Pumpkin seeds are pretty much the sole reason I buy and carve pumpkins each year, I have one of those tierd stepped porches so I load up on pumpkins for both sides of each step, resulting in lots of pumpkin seeds each year.
First, I place a large bowl of warm water with about a tablespoon of salt in it, next to my pumpkins. As I clean my pumpkins I place the seeds in that bowl. When finished I agitate the pumpkins seeds with my hands, cleaning any pulp odd of the seeds. I then dump my seeds into a colander, and rinse.
I've also soaked my seeds overnight, my mother did it, so I do it, not exactly sure why, but I think soaking your seeds in salted water results in a crispier seed after baking, I've also never burned a seed, so that may also be an effect.
I just fill my cleaned bowl up with warm water, another tablespoon or so of salt and let the seeds sit on the counter overnight.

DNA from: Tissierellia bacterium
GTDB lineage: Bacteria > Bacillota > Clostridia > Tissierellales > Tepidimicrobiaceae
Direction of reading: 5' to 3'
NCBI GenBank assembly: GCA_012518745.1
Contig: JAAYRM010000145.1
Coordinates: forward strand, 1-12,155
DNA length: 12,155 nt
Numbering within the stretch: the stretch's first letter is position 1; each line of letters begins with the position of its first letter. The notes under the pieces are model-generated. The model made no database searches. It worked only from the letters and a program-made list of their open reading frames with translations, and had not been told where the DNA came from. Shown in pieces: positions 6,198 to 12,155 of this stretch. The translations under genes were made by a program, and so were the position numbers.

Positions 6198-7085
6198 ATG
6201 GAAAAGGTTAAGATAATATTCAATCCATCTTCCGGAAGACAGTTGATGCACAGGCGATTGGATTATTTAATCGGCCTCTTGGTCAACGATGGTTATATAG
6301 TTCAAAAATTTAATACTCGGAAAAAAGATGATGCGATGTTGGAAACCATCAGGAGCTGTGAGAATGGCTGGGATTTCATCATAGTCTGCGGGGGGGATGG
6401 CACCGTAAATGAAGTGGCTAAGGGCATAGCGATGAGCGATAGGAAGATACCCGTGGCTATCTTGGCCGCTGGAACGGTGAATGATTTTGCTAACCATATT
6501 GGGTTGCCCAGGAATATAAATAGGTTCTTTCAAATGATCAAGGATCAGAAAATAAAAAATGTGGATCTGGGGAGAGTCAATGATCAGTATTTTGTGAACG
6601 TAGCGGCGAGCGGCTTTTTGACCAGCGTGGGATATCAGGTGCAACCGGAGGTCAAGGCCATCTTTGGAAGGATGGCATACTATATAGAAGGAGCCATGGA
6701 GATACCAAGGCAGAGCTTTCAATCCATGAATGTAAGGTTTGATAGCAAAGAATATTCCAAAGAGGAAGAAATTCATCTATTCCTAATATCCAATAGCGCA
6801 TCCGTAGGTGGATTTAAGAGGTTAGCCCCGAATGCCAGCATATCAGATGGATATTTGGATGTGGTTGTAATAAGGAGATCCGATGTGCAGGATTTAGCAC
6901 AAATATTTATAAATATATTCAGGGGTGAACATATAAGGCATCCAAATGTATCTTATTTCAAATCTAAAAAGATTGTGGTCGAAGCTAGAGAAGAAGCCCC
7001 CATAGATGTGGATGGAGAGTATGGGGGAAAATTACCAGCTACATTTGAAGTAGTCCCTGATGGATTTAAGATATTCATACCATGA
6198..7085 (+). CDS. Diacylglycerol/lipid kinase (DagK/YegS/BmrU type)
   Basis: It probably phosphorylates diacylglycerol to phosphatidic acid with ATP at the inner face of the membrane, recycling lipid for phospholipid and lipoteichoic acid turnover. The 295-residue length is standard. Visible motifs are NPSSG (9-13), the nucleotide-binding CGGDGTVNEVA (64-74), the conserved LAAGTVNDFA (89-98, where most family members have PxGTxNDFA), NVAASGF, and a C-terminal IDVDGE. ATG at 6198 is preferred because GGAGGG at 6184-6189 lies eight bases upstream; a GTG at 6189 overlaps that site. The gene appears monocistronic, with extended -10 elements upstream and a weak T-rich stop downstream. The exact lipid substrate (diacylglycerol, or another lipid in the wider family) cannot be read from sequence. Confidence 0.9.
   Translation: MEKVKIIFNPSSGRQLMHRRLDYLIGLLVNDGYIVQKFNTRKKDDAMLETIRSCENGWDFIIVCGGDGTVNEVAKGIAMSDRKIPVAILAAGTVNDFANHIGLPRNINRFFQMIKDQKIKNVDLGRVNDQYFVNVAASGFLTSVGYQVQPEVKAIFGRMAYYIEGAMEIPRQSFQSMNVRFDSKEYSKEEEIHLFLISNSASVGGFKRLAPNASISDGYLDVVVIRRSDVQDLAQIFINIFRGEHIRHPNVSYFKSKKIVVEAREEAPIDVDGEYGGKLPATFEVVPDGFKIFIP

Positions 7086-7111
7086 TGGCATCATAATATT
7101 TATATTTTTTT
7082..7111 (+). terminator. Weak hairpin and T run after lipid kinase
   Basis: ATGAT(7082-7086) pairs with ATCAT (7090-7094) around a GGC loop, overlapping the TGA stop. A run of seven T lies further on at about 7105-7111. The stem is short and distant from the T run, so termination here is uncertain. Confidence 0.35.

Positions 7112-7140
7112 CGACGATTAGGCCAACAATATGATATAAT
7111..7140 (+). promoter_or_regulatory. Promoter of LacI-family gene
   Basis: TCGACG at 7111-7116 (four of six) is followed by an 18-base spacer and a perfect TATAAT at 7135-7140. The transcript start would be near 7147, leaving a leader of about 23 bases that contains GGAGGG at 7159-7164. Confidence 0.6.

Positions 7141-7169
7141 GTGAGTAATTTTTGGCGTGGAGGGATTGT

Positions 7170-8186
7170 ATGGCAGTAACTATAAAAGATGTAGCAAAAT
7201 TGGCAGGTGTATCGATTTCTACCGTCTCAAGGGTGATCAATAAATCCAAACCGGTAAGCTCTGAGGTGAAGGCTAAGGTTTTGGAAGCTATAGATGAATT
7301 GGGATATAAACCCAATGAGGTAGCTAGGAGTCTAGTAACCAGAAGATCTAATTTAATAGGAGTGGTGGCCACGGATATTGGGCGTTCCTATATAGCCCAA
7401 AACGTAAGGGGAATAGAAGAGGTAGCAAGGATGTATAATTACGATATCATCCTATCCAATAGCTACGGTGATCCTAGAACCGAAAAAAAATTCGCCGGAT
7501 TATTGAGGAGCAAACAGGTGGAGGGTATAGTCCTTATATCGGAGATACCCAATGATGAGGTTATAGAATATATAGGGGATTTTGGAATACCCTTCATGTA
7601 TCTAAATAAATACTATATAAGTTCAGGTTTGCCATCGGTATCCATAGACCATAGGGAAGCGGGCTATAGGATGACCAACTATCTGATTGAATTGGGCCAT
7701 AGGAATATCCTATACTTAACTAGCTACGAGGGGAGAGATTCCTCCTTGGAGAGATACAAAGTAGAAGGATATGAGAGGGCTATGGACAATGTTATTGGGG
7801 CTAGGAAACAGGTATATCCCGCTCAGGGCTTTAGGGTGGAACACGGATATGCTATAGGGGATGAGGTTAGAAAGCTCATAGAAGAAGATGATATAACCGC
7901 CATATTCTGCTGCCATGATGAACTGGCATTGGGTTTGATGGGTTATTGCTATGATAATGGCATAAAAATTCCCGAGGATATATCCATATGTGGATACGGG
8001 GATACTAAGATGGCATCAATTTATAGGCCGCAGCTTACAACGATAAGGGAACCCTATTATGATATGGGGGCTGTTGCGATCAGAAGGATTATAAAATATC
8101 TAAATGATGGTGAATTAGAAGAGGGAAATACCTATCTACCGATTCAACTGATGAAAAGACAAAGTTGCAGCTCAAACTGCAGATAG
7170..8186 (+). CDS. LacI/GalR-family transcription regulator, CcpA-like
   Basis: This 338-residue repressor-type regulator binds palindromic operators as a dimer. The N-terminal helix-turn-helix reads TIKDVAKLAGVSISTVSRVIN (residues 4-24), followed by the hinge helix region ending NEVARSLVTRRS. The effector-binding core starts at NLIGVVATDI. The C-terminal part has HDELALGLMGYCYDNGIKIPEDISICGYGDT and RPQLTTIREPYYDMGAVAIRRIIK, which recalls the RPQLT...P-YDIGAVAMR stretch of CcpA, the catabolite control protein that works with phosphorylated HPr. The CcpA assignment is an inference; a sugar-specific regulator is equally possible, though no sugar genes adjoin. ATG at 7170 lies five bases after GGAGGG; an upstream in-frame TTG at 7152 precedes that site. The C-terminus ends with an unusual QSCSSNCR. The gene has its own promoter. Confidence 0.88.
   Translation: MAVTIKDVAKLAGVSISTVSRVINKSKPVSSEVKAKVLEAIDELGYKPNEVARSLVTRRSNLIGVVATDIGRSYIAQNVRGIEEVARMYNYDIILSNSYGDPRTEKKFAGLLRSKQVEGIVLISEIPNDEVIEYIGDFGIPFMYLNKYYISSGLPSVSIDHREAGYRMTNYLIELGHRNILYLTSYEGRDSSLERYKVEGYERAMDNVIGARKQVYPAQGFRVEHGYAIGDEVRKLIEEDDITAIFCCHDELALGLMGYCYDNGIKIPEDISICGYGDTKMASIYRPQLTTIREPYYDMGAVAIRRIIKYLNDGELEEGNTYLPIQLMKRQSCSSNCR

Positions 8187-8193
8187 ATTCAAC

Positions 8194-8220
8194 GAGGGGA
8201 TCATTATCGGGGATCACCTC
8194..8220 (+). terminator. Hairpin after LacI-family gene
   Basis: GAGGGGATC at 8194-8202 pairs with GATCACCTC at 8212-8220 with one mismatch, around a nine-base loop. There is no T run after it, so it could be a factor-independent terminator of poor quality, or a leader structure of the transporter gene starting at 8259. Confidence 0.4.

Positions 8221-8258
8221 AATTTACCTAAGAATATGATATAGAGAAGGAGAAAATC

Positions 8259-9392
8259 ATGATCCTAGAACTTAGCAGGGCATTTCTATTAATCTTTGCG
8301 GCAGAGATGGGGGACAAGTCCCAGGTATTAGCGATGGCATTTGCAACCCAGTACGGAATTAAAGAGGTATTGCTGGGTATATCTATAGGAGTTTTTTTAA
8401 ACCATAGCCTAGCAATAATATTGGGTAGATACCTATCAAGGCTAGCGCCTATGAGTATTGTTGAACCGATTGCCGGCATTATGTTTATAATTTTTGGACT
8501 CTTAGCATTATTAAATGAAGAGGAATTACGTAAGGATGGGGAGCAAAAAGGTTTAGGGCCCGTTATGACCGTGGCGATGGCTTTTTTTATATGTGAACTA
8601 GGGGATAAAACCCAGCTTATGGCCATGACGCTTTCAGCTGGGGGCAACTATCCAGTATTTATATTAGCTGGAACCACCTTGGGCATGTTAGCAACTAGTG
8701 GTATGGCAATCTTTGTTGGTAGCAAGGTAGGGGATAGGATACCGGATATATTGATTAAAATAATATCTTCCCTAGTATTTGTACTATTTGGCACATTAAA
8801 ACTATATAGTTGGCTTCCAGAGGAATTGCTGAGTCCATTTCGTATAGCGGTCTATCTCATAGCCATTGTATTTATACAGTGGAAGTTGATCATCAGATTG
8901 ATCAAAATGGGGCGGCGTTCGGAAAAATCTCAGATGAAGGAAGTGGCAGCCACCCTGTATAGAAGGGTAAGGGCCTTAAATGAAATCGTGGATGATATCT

The next morning I drain the seeds and lay them out flat on cookie sheets to dry out.
Once they have air dried it is time to think about seasonings. I literally have about 6 cups of seeds each year, so I make a plain salted one and then I usually pick a flavor to try out with some of the seeds.
I've done garlic powder, chili powder, and chipotle powders in the past, but this year I'm going in a new direction. Pumpkin pie spice!
First, regular salted seeds:
Toss seeds in olive oil and sprinkle with a course sea salt. Place on baking sheets in even layers and bake at 250 degrees to 30-45 minutes until lightly browned. Stir at least once during cooking so both sides brown.
Pumpkin pie spiced seeds:
For a sweet application I used butter instead of olive oil. Toss seeds in melted butter, 1 tablespoon coconut sugar (or brown sugar) and 2 table spoons pumpkin pie spice.
Again, bake at 250 for 30-40 minutes being careful not to develop too much color since this recipe has sweetners with it.